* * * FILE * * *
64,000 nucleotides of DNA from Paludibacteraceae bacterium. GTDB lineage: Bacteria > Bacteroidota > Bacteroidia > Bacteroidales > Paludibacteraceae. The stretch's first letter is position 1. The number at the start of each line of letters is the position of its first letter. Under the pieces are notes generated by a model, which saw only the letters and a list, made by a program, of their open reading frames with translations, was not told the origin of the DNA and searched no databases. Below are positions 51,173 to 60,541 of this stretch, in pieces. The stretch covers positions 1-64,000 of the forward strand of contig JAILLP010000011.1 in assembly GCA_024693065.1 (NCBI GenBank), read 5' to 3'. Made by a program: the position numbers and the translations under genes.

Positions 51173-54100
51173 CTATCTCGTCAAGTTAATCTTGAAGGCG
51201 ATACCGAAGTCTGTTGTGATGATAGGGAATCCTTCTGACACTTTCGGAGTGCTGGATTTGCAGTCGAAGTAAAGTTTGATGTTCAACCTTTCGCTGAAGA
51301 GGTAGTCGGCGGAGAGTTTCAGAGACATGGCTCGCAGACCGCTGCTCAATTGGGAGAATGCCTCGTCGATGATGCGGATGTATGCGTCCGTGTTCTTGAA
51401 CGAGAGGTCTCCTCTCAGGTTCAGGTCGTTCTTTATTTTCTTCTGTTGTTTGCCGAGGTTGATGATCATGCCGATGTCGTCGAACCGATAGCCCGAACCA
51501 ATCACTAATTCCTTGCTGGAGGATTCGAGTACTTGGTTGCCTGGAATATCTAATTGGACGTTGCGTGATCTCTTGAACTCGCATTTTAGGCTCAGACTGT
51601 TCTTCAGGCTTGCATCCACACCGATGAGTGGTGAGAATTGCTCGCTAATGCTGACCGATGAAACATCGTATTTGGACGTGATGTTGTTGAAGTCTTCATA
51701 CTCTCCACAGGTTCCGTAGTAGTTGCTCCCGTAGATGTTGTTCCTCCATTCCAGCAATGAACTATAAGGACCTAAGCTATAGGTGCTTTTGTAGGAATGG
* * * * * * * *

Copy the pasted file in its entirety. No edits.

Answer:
64,000 nucleotides of DNA from Paludibacteraceae bacterium. GTDB lineage: Bacteria > Bacteroidota > Bacteroidia > Bacteroidales > Paludibacteraceae. The stretch's first letter is position 1. The number at the start of each line of letters is the position of its first letter. Under the pieces are notes generated by a model, which saw only the letters and a list, made by a program, of their open reading frames with translations, was not told the origin of the DNA and searched no databases. Below are positions 51,173 to 60,541 of this stretch, in pieces. The stretch covers positions 1-64,000 of the forward strand of contig JAILLP010000011.1 in assembly GCA_024693065.1 (NCBI GenBank), read 5' to 3'. Made by a program: the position numbers and the translations under genes.

Positions 51173-54100
51173 CTATCTCGTCAAGTTAATCTTGAAGGCG
51201 ATACCGAAGTCTGTTGTGATGATAGGGAATCCTTCTGACACTTTCGGAGTGCTGGATTTGCAGTCGAAGTAAAGTTTGATGTTCAACCTTTCGCTGAAGA
51301 GGTAGTCGGCGGAGAGTTTCAGAGACATGGCTCGCAGACCGCTGCTCAATTGGGAGAATGCCTCGTCGATGATGCGGATGTATGCGTCCGTGTTCTTGAA
51401 CGAGAGGTCTCCTCTCAGGTTCAGGTCGTTCTTTATTTTCTTCTGTTGTTTGCCGAGGTTGATGATCATGCCGATGTCGTCGAACCGATAGCCCGAACCA
51501 ATCACTAATTCCTTGCTGGAGGATTCGAGTACTTGGTTGCCTGGAATATCTAATTGGACGTTGCGTGATCTCTTGAACTCGCATTTTAGGCTCAGACTGT
51601 TCTTCAGGCTTGCATCCACACCGATGAGTGGTGAGAATTGCTCGCTAATGCTGACCGATGAAACATCGTATTTGGACGTGATGTTGTTGAAGTCTTCATA
51701 CTCTCCACAGGTTCCGTAGTAGTTGCTCCCGTAGATGTTGTTCCTCCATTCCAGCAATGAACTATAAGGACCTAAGCTATAGGTGCTTTTGTAGGAATGG